It has been increasingly acknowledged that emotions such as passion and affect are at the heart of entrepreneurship influencing all stages of the entrepreneurial process (Baron, 2008; Cardon, Foo, Shepherd, & Wiklund, 2012). Although several authors investigated how emotions and affect influence the firm (e.g. Baron & Tang, 2011; Baum & Locke, 2004; Chen, Yao, & Kotha, 2009; Smith, Baum, & Locke, 2001)social-cognitive, and leadership theories has guided hypotheses regarding the relationship between entrepreneurial traits and skill (passion, tenacity, and new resource skill, the research stream still lacks empirical evidence that examines the entrepreneurial passion concept (Cardon, Wincent, Singh, & Drnovsek, 2009). Drawing from the psychological literature on emotional contagion, we aim to explain how the display of entrepreneurs’ passion impact the employees and subsequently firm’s innovation outcomes. Hence, the purpose of this research is to further advance the interface of individual-level emotions and firm-level outcomes by investigating how entrepreneurs’ specific type of passion (i.e. passion for inventing, founding, and developing) influence firm-level innovation, particularly exploratory vs. exploitative innovation.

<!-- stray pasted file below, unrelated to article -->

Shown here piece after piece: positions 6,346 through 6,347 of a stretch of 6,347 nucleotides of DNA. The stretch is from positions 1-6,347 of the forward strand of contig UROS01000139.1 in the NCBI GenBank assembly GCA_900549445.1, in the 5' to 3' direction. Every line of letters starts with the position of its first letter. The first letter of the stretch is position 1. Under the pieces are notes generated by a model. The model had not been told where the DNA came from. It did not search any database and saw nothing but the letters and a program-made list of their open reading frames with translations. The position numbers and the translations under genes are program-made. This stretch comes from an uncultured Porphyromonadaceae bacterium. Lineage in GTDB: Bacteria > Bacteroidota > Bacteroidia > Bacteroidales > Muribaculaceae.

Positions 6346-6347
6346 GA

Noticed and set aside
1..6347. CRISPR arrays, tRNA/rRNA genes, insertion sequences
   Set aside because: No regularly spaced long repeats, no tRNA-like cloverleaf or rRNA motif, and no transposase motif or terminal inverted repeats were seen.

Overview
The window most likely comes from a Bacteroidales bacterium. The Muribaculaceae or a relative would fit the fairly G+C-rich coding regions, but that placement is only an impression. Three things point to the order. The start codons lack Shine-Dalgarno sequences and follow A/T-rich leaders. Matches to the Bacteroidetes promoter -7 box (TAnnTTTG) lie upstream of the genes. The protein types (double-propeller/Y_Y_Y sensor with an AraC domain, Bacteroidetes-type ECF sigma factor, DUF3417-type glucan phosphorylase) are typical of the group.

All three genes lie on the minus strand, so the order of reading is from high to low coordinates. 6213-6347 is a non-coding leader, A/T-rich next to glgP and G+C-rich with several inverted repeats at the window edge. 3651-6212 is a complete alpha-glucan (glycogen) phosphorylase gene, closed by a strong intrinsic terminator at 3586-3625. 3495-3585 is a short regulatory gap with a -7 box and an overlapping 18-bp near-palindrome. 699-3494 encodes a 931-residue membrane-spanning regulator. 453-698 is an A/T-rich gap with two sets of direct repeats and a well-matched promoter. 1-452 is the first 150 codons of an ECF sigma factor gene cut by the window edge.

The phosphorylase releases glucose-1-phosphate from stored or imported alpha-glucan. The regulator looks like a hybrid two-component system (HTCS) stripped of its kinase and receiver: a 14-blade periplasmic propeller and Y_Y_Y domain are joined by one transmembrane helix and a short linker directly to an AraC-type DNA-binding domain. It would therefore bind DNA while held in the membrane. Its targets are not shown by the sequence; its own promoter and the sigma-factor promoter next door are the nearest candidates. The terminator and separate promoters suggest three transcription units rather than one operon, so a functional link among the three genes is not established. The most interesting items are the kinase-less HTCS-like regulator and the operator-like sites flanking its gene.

"ENTREPRENEURIAL PASSION AND ITS EFFECT ON FIRM-LEVEL INNOVATION (SUMMARY),"
Frontiers of Entrepreneurship Research: Vol. 33
, Article 8.
Available at: https://digitalknowledge.babson.edu/fer/vol33/iss4/8